I wrote this piece back in 2012 when my husband and I had the opportunity to take a daytrip into Montenegro with a local guide from Croatia. I was interested in seeing a little bit of this tiny, relatively new country—roughly the size of Connecticut—but I got a lot more than I bargained for in the form of a history lesson from a local’s perspective when I hired a driver to take us there. Montenegro, with its rugged coastline; small, fortified towns surrounding the Bay of Kotor; and “black” mountains for which it was named, is worth a detour from Dubrovnik. I would characterize it as “a nice place to visit, but I wouldn’t want to stay.” Dubrovnik makes a nicer home base, and you can easily cover the major towns centralized around the Bay of Kotor—the highlight of this country for most travelers—in a day.
As we set off from Dubrovnik, I am happy to have someone else driving us (I don’t know how glad until we hit the border road between the two countries, but I’ll get to that in a minute). We have driven a decent bit of Croatia’s notoriously windey costal roads and need a break to relax and enjoy our trip instead of trying to follow maps and directions and not drive off of a cliff in the process. We aren’t far outside of Dubrovnik when our driver pulls off the road, though, and says he wants to show us something first. We are discussing the recent war that ravaged so much of the Balkan region and the situation of the current government. He pulls into a complex of luxury hotels… or what used to be a complex of luxury hotels.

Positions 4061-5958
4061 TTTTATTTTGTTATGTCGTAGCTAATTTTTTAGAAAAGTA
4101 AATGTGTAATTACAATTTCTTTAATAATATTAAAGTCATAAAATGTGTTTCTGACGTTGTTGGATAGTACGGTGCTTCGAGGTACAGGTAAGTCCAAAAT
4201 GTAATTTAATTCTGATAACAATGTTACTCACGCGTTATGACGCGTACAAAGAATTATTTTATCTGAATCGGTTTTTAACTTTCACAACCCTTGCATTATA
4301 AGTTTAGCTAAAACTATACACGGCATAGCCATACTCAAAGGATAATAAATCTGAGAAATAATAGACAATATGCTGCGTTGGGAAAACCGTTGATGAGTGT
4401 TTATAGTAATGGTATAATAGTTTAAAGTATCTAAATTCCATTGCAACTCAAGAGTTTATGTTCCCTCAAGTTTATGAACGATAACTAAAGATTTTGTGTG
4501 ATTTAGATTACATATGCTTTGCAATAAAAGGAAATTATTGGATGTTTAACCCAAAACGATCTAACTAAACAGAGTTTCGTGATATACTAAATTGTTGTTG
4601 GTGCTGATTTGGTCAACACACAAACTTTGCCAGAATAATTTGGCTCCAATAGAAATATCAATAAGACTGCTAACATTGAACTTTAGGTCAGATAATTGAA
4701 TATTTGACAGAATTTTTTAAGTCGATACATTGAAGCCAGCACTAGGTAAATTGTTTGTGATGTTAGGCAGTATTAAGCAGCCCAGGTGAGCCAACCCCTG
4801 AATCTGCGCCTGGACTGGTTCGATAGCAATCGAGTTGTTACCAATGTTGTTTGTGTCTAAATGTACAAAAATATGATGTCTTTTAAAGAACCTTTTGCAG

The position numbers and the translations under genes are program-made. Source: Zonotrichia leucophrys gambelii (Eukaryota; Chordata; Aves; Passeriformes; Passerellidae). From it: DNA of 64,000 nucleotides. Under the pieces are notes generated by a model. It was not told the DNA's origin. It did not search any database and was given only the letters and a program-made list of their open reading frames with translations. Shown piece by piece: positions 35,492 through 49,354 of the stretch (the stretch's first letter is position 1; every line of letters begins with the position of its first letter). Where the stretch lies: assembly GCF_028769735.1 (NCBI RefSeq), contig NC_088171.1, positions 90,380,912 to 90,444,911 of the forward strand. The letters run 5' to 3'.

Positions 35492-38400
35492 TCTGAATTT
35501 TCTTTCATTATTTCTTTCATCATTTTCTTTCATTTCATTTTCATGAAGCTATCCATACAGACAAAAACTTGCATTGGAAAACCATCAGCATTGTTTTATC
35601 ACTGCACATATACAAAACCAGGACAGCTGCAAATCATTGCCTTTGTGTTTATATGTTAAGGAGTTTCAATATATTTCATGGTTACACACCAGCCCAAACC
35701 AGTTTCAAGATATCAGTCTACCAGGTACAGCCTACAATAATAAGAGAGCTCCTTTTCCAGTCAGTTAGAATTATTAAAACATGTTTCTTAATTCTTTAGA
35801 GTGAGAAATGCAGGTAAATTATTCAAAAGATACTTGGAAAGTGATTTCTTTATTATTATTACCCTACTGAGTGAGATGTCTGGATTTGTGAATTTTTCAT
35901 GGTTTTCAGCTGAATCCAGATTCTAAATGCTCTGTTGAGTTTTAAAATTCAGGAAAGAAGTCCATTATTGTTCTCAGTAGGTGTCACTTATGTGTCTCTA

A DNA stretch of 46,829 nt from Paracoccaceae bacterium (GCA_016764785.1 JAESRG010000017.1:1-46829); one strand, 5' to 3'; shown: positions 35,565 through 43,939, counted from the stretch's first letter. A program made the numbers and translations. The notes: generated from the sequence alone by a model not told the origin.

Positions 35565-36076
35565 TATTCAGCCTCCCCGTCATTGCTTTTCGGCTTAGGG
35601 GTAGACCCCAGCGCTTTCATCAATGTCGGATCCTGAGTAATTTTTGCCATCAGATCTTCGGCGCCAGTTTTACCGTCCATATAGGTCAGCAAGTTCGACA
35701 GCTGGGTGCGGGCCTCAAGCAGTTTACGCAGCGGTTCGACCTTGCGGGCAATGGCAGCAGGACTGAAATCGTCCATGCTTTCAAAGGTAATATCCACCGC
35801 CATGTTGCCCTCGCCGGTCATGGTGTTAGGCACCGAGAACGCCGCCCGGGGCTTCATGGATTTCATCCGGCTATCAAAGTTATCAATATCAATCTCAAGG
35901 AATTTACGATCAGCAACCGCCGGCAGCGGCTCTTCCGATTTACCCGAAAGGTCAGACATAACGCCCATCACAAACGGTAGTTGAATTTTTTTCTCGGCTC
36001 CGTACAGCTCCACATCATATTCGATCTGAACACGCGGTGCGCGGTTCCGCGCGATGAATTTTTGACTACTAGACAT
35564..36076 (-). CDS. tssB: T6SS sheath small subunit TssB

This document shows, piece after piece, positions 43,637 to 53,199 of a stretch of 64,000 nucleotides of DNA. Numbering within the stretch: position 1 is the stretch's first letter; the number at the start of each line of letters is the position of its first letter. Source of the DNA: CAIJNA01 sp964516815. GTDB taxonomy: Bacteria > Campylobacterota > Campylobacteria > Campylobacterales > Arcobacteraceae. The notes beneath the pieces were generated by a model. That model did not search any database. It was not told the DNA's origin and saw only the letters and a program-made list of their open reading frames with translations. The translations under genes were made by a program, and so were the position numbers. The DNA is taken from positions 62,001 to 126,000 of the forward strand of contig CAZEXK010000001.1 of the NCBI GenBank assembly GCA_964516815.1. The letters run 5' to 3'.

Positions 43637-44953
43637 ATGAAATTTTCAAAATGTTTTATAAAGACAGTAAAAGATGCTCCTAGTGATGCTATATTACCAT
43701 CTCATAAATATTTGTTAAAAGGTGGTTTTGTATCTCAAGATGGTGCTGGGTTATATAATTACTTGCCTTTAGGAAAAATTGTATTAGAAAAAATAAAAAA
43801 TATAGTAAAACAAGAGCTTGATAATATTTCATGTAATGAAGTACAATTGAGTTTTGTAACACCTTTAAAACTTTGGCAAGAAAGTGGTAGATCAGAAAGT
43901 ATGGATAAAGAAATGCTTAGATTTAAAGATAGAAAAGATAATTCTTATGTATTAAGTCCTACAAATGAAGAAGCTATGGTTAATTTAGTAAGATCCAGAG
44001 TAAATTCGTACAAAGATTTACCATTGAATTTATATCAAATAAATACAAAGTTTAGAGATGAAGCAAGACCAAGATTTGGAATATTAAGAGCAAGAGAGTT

“Everyone who was anyone in the communist party used to stay here, including Tito” he tells us. “You know who Tito is, of course?” he asks without really asking.
And we do, Tito ran Yugoslavia in its infancy. My history books tell me he’s the only one who was really able to hold the country together. Our driver—we’ll call him Josip since I didn’t ask his permission to share all of his very frank and honest opinions—disagrees. He says Tito just did a better job of intimidating internal insurrection and playing the west vs. Russia to keep his country economically afloat.
We get out of the car and walk around the buildings a little. They have been completely gutted by bombs. All of the windows have been blown out; there are pockmarks in the cement walkways and scarring the entire exterior of the buildings. At certain points you can see the steel frame running through what concrete used to encase. Time has only increased the precarious way the complexes appear to be balanced. I wouldn’t exactly call them a safe structure to wander, particularly since they were obviously shelled at some point, but we walk through one of the open arched hallways to look down at the beautiful shoreline a few meters away. There are several other hotels along the water we can see from here looking just like this one, bombed out and decaying.